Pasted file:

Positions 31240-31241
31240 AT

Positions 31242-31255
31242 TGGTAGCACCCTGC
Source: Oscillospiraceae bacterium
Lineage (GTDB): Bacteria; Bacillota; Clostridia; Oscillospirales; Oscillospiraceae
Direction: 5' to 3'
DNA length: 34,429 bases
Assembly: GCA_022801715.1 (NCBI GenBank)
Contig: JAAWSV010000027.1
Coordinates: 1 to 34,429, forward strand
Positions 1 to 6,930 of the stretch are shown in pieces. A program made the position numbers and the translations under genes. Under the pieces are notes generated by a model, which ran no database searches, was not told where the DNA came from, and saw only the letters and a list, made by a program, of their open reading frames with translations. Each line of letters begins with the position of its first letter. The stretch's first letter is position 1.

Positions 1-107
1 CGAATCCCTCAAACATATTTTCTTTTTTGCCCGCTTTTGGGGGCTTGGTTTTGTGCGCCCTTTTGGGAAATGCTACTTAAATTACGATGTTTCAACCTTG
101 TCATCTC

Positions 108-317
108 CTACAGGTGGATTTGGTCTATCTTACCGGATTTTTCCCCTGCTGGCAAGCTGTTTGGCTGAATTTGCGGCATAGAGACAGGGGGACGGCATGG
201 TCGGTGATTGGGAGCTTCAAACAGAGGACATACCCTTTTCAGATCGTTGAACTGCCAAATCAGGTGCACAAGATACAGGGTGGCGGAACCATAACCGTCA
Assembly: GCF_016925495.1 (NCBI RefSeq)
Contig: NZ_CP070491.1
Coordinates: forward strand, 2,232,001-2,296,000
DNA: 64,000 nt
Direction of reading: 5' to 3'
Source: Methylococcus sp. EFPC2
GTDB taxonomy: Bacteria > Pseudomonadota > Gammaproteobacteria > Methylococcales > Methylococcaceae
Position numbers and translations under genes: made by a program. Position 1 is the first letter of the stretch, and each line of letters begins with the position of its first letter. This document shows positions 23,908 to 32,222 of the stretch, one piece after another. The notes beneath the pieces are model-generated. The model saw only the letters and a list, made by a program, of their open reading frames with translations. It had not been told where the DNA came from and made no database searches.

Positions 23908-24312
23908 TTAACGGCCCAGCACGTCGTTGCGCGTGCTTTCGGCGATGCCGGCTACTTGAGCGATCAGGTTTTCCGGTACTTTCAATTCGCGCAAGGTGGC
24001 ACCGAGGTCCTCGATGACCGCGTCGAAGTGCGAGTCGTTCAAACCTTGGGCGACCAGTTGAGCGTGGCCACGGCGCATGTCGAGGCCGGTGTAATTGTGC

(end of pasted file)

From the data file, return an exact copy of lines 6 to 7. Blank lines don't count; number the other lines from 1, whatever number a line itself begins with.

Lineage (GTDB): Bacteria; Bacillota; Clostridia; Oscillospirales; Oscillospiraceae
Direction: 5' to 3'